Earlier this summer, I wrote a post recapping a cooking class that featured a take on Cauliflower Napoleon, an entree served at The Ravens’ Restaurant. That version utilized cauliflower steaks with polenta, eggplant, butternut squash, zucchini, cashew cream, and a jalapeno-kale sauce. Yesterday I assisted Chef Sadhana with a different cooking class, and we took a totally different route on the Napoleon. But it was, of course, still delicious. I thought I’d give a recap of yesterday’s class to showcase just how versatile this dish can be! Here’s the link to the original post if you’d like to compare: http://www.stanfordinn.com/recap-cooking-class/
For yesterday’s class, we started out by making shiitake bacon. It is so. freaking. good. You simply thinly slice shiitake caps, toss with coconut oil and some smoked paprika, and there you have it. Delish!
We then cut beets, sweet potatoes, and yellow onion into 1 inch chunks to start roasting, since those would take the longest out of everything we were working on. Pro tip: if your beets aren’t coming out of the oven all sweet and wonderful, you might not be cooking them at a high enough temperature! To roast, your oven needs to be set somewhere from 400 to 425 degrees, and be sure to add some salt and olive oil to the beets. The salt helps to release water and bring more flavor. You can also tent your pan with foil to speed up the process.
Beets and sweet potatoes–two of my favorites! I recently discovered golden beets, which I would highly recommend you try if you haven’t. As for sweet potatoes, I especially love them roasted and drizzled (or, let’s be honest, doused) in peanut butter. Sooooo good. Don’t knock it til you try it!
Anyways, back to the class. We also chopped some yukon gold potatoes for another roasting pan, and in a third pan put chopped up carrots, celery, and some rosemary. All of these veggies were being roasted to use as layers on the Cauliflower Napoleons.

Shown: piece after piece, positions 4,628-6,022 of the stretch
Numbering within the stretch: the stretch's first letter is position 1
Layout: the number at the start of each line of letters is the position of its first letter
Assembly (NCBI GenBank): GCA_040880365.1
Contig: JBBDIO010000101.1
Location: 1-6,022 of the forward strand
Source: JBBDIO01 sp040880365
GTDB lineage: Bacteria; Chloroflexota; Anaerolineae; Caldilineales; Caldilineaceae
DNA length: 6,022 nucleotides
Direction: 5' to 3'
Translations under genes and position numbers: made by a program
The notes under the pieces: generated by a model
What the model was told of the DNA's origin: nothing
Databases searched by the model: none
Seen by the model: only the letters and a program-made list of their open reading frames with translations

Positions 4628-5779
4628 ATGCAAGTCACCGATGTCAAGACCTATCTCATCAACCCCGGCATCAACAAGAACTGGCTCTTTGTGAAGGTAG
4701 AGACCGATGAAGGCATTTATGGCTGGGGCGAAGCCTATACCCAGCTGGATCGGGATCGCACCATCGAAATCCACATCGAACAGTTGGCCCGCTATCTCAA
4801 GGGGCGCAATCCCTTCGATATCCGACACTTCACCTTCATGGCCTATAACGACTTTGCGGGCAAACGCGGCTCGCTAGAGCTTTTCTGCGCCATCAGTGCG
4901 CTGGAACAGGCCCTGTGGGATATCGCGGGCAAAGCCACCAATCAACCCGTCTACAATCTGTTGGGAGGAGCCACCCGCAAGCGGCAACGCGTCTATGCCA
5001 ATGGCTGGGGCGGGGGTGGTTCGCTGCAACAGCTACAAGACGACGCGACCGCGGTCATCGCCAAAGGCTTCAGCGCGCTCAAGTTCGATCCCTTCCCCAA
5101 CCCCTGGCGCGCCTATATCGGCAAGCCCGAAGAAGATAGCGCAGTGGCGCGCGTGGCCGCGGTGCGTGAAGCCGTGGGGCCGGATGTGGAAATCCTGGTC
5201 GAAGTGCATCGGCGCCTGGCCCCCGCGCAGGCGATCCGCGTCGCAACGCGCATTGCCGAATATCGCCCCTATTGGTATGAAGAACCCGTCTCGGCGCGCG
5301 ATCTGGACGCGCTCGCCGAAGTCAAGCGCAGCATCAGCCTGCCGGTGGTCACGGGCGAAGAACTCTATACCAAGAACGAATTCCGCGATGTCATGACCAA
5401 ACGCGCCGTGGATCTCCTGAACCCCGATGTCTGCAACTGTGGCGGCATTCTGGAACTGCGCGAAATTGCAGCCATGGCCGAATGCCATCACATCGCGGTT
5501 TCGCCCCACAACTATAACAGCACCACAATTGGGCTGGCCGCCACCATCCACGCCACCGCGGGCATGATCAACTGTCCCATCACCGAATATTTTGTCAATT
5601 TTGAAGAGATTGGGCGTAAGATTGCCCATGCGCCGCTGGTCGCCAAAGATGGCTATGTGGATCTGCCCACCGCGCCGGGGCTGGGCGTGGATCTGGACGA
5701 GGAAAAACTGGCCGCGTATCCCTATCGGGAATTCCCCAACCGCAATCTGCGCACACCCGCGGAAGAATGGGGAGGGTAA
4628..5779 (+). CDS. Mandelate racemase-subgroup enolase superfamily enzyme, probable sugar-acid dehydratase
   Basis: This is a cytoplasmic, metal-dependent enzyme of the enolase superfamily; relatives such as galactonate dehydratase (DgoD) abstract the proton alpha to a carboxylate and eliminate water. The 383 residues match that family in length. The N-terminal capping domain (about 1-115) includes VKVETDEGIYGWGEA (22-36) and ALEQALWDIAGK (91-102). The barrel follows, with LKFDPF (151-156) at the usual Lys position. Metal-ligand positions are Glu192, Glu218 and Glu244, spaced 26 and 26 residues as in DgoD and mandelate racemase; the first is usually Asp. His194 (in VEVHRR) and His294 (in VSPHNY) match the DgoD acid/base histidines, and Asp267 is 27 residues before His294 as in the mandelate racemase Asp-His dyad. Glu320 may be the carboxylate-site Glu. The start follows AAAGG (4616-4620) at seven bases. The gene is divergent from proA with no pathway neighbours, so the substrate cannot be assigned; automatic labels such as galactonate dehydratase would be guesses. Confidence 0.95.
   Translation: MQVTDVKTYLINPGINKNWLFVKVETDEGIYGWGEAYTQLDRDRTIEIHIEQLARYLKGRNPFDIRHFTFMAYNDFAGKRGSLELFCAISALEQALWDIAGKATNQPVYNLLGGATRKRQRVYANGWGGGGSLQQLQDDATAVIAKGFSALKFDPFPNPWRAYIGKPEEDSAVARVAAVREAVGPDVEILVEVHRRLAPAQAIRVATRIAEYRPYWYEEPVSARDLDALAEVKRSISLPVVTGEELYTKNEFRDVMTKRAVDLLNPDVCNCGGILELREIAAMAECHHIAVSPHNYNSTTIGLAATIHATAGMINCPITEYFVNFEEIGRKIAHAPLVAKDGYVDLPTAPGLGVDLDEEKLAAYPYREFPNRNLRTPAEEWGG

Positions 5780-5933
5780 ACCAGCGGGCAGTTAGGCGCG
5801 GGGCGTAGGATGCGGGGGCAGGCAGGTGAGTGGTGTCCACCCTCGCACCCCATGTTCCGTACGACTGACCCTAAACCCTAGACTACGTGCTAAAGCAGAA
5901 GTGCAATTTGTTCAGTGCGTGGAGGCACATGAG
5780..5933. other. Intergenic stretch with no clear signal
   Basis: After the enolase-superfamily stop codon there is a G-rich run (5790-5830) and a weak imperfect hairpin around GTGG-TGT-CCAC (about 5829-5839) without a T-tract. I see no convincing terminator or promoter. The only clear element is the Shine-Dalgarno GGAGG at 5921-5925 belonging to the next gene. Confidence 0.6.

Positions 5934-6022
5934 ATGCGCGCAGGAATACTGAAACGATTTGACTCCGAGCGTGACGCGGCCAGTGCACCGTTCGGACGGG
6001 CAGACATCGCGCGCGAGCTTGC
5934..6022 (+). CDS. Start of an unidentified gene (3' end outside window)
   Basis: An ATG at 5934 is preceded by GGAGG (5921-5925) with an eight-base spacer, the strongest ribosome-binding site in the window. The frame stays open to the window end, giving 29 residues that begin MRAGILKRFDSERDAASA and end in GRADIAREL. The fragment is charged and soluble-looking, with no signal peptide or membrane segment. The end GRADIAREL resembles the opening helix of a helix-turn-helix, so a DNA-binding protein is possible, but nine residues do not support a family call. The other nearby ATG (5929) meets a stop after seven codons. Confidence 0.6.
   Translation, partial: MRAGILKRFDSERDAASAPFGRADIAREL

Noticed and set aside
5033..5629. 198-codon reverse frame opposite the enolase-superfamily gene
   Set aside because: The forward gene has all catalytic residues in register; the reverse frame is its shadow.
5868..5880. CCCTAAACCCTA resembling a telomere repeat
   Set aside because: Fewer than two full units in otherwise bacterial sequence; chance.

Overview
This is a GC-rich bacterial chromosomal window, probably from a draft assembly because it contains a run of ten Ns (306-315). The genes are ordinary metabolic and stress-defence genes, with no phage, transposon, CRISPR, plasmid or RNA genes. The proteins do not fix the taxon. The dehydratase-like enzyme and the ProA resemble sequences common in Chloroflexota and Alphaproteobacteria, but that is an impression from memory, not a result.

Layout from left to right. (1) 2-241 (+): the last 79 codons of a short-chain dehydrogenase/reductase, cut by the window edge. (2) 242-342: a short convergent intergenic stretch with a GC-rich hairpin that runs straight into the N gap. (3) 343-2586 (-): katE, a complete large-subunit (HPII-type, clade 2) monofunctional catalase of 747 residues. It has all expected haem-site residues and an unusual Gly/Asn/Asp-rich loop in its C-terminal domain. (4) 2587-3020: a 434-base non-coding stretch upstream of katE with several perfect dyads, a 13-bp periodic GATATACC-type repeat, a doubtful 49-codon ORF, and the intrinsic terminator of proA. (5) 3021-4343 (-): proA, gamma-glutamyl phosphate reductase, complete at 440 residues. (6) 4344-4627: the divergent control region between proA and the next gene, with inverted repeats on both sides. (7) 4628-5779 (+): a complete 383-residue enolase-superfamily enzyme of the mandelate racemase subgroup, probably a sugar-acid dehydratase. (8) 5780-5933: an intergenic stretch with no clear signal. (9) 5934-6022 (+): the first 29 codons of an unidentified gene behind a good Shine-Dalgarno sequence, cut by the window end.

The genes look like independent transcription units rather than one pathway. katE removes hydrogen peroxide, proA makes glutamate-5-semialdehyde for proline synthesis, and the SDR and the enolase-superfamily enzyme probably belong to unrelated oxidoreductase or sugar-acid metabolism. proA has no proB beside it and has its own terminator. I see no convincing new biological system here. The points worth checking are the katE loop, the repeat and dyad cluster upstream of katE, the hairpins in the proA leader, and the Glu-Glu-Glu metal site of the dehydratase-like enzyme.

While we had been working on all of the veggies, Sadhana also had some broccoli florets in the steamer that were just about done, ready to be made into a broccoli spread! While the spread wasn’t intended for the Cauliflower Napoleons, I actually layered some of it into mine and it turned out great! Just another example of how creative you can really get with this basic dish.
Broccoli florets, soaked cashews, olive oil, salt, and enough water to get everything moving went into the food processor, et voila! Broccoli dip/spread/deliciousness.
Next up came the base for our main dish, our cauliflower steaks! Pretty simple, just seasoned with some salt and white pepper and drizzled with olive oil. Fun fact courtesy of Clay, a gardener here and Sadhana’s husband: when the cauliflower florets are arranged further away from one another in the head, which is visible when you cut a cross section, it means there wasn’t as good pollination on that cauliflower. Cool!
Last but not least, we threw together a quick cashew cream to finish out our dish. Soaked cashews, water (enough to just cover the cashews), nutritional yeast, chickpea miso, fresh lemon juice, ume plum vinegar, and salt. Simple, unbelievably creamy, and flavorful. The nutritional yeast lended cheesiness and a subtle nutty quality, and the lemon and ume plum vinegar added flavor and acidity. Just throw the ingredients in a vitamix and blend for a minute or so! Cashew cream can be used on pretty much anything, and it’s so delicious I would most definitely eat it straight with a spoon. But, if you’re a bit more civilized, you can use it as a dipping sauce for crudites, drizzled on roasted veggies, as a sandwich spread, and to thicken up polenta, quinoa, or another grain. The possibilities are endless!
Sadhana grabbed some fresh arugula and other greens, added salt and squeezed on lemon juice, and we were ready to plate!
My method: first arugula, then cauliflower steak, then cashew cream, then roasted veggies, then more cashew cream and broccoli spread, and finally a very generous serving of shiitake bacon. Very, very generous. That stuff is addicting! Crunchy, salty, and smoky.
The incredible part of making Cauliflower Napoleons is how easy it is to mix up the dish, and how different the flavor turns out each time. I think I’ve had about 4 or 5 different variations now, each wonderful but so unique. Due to the large number of different elements and the high degree of freedom in choosing those elements, the flavor of the dish is always deliciously complex. Your taste buds will not be bored.
I would strongly encourage anyone to try this at home. It’s easy, and, most importantly, you can unleash your creative side.
This article was written by monica